By Jaycie Cash
When I was growing up, despite there being a bunch of kids in the houses all around ours—because an elementary school was catty-corner across the street—I was significantly younger than every other kid in the neighborhood big enough to play outside.
So imagine my delight one day, as I sauntered down the street in my cowgirl outfit, to discover a little girl I’d never seen before, who was obviously my exact age.
And she was sitting on a porch step just three or four houses down from mine.
Now, to fully appreciate the dynamics of the situation you need to understand that while this little girl was wearing perfectly nice play clothes, my costume alone clearly should have given me the upper hand. We’re talking rakishly tilted cowboy hat, bandana, felt vest and matching skirt with genuine plastic fringe and, the piece de resistance, a holster complete with my six-shooter cap gun, which was primed and loaded.
Since I was darned tired of always being the youngest and getting bossed around, I thought it wise to establish the supremacy of my position with this potential new playmate from the get-go.
So, instead of walking up and simply introducing myself to this little girl I’d never seen before, I stopped in front of her, took my cap gun out of my holster, used the barrel of it to push my cowboy hat even farther back on my head and said “Howdy, you’re dead. KAPOW.”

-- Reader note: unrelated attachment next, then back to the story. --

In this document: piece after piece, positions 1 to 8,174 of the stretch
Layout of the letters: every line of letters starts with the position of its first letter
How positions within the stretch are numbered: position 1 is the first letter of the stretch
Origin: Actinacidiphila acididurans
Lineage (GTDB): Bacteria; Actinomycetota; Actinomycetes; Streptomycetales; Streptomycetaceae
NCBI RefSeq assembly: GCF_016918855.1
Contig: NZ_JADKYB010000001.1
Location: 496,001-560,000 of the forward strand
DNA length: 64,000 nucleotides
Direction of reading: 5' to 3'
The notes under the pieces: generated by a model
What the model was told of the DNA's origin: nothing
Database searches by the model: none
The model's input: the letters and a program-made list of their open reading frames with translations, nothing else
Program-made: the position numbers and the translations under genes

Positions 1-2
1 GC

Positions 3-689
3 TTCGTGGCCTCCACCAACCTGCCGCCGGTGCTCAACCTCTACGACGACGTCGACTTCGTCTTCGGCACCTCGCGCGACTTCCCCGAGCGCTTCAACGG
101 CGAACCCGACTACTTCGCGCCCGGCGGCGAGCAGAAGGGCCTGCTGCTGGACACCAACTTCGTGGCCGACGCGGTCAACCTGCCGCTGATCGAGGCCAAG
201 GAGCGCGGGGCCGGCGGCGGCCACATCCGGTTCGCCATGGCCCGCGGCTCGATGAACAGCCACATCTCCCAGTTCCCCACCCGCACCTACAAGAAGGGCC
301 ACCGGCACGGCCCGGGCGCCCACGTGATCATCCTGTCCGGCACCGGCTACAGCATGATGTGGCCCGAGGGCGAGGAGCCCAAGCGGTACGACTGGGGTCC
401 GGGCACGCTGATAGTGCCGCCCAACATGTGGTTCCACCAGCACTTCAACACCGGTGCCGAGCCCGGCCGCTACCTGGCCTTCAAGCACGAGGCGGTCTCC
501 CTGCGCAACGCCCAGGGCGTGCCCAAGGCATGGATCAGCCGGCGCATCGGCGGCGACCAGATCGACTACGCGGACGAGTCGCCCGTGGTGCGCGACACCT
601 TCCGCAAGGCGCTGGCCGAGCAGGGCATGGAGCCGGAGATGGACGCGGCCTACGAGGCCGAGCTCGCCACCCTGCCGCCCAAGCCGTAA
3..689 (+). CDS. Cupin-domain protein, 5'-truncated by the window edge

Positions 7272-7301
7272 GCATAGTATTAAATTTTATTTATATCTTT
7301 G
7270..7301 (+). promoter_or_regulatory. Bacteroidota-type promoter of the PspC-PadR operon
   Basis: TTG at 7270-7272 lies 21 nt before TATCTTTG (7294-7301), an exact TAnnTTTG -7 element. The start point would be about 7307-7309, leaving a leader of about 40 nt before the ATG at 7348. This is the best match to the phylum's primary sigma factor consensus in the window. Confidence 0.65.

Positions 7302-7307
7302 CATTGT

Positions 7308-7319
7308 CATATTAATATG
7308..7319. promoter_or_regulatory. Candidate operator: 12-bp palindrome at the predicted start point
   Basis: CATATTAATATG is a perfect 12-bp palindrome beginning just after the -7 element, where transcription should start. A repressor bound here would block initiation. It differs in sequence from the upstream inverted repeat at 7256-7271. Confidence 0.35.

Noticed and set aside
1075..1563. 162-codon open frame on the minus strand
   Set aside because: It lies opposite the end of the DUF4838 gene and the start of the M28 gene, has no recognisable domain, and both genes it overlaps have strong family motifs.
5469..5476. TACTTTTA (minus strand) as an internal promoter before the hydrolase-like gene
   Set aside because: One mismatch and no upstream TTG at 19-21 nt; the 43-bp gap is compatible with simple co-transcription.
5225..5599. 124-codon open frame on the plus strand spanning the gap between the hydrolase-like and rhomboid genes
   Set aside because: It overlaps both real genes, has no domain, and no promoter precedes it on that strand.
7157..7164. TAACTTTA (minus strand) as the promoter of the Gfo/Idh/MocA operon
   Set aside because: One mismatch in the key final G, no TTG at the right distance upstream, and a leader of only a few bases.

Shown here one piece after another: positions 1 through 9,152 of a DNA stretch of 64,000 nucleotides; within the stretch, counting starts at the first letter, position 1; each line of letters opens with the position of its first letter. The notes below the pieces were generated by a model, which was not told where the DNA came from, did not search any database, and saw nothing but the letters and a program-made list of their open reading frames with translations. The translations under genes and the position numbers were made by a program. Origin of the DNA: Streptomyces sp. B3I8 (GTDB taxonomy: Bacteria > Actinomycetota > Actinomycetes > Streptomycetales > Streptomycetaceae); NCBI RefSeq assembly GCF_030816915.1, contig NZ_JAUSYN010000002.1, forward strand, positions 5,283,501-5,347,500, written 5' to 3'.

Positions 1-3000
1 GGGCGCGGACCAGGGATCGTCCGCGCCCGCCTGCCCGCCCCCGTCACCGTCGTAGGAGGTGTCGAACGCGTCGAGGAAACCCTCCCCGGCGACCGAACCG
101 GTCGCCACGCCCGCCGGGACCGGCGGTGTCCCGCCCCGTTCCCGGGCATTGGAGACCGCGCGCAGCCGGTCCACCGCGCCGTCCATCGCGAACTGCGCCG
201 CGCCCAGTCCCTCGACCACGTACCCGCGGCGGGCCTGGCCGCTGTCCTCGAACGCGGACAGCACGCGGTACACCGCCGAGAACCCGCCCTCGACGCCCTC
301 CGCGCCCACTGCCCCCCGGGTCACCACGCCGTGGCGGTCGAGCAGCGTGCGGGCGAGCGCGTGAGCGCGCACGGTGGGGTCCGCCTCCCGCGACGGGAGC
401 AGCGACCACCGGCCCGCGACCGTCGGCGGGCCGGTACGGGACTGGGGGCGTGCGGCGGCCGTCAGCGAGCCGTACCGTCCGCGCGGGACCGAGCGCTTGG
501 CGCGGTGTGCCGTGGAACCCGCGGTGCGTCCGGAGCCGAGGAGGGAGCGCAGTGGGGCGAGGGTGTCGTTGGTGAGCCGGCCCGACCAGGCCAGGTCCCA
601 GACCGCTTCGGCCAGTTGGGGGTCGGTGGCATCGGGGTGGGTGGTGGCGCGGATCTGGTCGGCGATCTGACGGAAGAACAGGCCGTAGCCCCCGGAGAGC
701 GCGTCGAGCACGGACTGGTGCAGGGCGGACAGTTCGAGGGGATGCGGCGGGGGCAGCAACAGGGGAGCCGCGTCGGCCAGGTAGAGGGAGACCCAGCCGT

I thought I’d handled things beautifully.
But do you know, she absolutely refused to lie down and play dead! Simply would not do it, after I had shot her fair and square, and at much too close a distance for her to try to pretend like I’d missed her.
The big cheater!
But while she never would play dead, she did end up becoming my lifelong friend. And to this day, despite the fact that we now live almost 2,000 miles apart, when we email or talk on the phone she takes great joy in saying something like, “You know, I told someone just the other day that when I met my best friend she pulled a gun on me first thing.”
In my debut novel, Mrs. Goodfeller, a lifelong friendship between the lead character, Elyse Smith, and the town’s hairstylist, Cecelia, plays a big role in the overall story. Through their relationship, the power of friendship and the importance of keeping your priorities straight and recognizing your real friends in life are explored.
Let’s just say there’s no question Cecelia would have played dead anytime Elyse shot her.
HOW ABOUT YOU? DO YOU HAVE A LIFELONG FRIEND IN YOUR LIFE? PLEASE LEAVE A COMMENT ABOUT THE IMPACT THAT PERSON HAS HAD ON YOUR LIFE, OR ANYTHING ELSE. A FREE COPY OF MY DEBUT NOVEL, MRS. GOODFELLER WILL BE RANDOMLY AWARDED TO ONE PERSON WHO LEAVES A COMMENT BELOW BEFORE THE NEXT WRITERSPACE BLOG IS POSTED.